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Chiefs passed on two opportunities to trade down

Posted Apr 26, 2012

Kansas City didn't want to risk trading down and losing its chance to select Dontari Poe

Thursday night’s trade bonanza could have included the Chiefs, but Kansas City declined two invitations to join the party.

An unprecedented six of the first seven draft slots were traded before the Chiefs went on the clock with the 11th overall pick in the 2012 NFL Draft. Nine of the first 14 picks would eventually be dealt before the round closed with 14 of 32 picks being traded.

Nearly half of all first-round picks traded hands operating under the guidelines of the new CBA and its rookie wage scale. The Chiefs could have pushed the total over the 50% mark, but tabled two offers to trade down before selecting nose tackle Dontari Poe out of Memphis.

“We felt that if we moved back a little too far, even though we were getting some extra currency in extra picks, we felt that (Dontari) was the right player for us,” Chiefs GM Scott Pioli said. “We didn’t want to move too far away from him and risk the chance of not being able to get him.”

Prior to the draft, trading down was the move many predicted the Chiefs might choose.

Kansas City was sitting in a unique draft slot because of fifth-year financials tied to rookie contracts and because of Pioli’s history in trading down to acquire more picks. Pioli talked at length last week about the wide-open potential for trading up or down from the No. 11 spot.

Last year, the Chiefs traded down and acquired an additional third-round pick used to select Mack Lee Hill Rookie of the Year winner Justin Houston.

“Part of what goes into the draft is strategy in trying to understand what the other teams are going to do,” Pioli said. “We never know exactly what they are going to do, but we didn’t want to take the risk of losing out on this player.”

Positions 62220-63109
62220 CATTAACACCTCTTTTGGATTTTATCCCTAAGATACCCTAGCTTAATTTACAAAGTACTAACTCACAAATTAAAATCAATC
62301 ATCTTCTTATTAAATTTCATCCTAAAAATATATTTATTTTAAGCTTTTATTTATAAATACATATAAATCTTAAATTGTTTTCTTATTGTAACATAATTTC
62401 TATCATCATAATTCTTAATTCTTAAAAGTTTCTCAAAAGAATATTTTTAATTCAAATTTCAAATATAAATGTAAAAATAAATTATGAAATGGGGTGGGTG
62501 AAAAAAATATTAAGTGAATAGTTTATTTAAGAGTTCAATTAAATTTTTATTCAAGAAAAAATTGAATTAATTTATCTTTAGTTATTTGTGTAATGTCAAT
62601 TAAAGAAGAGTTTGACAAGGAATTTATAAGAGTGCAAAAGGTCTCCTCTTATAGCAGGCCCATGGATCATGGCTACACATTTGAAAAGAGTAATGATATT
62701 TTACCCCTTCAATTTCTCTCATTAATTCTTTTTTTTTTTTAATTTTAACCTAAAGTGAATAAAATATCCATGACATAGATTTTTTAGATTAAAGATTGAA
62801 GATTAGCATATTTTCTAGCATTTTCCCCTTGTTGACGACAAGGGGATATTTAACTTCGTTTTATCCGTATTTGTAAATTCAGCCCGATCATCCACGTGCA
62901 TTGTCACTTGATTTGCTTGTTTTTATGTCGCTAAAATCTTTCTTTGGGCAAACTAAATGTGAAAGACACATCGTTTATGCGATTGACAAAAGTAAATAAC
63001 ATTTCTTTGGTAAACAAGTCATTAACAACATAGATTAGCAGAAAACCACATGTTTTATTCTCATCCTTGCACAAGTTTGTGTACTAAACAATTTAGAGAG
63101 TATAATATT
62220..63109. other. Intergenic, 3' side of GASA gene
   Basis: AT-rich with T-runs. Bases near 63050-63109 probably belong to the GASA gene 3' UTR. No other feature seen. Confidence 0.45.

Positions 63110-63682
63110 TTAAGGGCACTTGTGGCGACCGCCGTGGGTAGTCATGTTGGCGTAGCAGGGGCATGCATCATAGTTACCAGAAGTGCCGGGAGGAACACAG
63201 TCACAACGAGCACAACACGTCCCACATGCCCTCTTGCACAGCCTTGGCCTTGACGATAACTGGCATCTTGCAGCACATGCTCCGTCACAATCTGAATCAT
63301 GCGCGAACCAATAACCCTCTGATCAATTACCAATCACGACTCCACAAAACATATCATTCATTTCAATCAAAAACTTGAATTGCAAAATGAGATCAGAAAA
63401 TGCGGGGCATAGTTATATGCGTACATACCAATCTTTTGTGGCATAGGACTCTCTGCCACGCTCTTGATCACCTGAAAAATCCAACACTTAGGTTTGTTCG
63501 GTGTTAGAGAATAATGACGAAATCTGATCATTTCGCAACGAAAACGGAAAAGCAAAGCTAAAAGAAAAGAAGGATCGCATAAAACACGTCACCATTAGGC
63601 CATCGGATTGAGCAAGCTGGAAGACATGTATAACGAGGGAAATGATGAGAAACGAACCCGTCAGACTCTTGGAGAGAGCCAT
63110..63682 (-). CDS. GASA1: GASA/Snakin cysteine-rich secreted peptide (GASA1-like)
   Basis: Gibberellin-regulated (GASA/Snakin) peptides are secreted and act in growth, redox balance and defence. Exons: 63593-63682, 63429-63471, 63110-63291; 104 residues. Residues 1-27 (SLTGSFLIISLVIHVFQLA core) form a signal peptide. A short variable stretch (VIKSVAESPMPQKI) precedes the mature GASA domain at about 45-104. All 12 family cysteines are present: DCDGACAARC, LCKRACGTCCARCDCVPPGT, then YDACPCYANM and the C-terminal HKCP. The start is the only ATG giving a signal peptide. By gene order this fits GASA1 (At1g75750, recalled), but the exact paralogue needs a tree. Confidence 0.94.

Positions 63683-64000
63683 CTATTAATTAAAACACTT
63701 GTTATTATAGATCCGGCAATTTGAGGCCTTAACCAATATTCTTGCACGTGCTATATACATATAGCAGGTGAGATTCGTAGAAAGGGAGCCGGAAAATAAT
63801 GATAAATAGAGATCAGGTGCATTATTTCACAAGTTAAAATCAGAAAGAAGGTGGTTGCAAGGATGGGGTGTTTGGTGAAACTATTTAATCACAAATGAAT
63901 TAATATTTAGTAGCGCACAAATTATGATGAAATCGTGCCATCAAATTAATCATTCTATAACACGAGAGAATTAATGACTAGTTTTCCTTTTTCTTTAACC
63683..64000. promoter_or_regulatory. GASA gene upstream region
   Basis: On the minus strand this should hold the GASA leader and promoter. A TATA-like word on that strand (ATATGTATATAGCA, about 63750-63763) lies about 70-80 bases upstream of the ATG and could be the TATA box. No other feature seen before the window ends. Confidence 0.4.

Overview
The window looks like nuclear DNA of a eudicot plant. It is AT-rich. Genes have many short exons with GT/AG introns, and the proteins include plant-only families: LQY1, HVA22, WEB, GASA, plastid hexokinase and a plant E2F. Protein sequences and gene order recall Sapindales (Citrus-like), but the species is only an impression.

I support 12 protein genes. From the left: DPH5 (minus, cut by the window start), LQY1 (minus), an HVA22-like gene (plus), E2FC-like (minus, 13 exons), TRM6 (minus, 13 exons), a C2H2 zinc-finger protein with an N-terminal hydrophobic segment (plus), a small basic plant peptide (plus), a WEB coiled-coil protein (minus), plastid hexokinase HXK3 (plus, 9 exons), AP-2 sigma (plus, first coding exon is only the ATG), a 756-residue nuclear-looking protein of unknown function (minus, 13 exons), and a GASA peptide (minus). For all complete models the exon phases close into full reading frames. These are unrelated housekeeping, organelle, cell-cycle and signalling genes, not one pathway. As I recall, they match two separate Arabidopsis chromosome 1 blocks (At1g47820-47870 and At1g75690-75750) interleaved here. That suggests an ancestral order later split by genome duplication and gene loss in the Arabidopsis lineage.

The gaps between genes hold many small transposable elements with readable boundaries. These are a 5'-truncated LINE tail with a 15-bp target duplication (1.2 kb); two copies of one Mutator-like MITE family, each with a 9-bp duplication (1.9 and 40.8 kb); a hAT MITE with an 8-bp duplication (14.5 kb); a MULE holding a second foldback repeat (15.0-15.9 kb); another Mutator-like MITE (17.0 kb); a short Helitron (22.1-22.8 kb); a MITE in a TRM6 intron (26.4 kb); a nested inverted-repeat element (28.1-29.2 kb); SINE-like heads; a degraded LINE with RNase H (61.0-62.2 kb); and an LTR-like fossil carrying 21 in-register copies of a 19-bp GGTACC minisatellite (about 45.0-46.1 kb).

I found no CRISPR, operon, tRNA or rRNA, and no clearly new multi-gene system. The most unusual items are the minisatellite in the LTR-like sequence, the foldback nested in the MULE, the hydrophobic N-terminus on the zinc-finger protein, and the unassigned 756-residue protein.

Part of Poe’s appeal wasn’t just his ranking on the Chiefs Draft Board or the team’s need for a prototypical nose tackle. Poe is also one of the few pure nose tackles with ability to play in both base and sub-package sets.

Poe lined up in multiple defensive fronts during his three seasons at Memphis and was often on the field for more than 50 snaps per game.

“If you watch tape, you can see that this guy is a strong player, he’s a thick player and he’s a tremendous athlete,” Pioli said. “I think one of the things that you get to see on tape is his hustle, how hard he plays. This is a big man who is playing almost every snap of every game with a team and in a situation where they’re losing a lot of football games.

“No matter what the score is and what the situation is, this guy is going 100 miles an hour, even in the fourth quarter. I think that has something to do with how we feel about his makeup.”

With the increased demand in nickel and dime personnel to counter four and five wide receiver sets, finding three-down interior defensive linemen has become incredibly difficult.

“When we go to our four-man front in our sub situations, one area that we wanted to improve was the inside pass rush,” Pioli explained. “Now we’ve got another big body in there that has dynamic physical skills.

“We have a couple of players that can play the inside now with Allen Bailey and Dontari, and outside you have Justin (Houston) and Tamba (Hali).”

Memphis’ scattered use of Poe may have hurt his college production, but it likely increased his draft standing. There is film on Poe playing nearly every technique on the defensive line and the Chiefs charted each play from his 2011 season.

“You have to force a player on your inside to play the run in sub-package sets, which was a problem for us last year,” Pioli explained. “When we were in our sub packages teams ran against us and we had our struggles.

“But now you’ve also got a player that maybe if he’s lining up on the same side as Tamba, who is creating a real threat and having to take up bodies, that it helps the g
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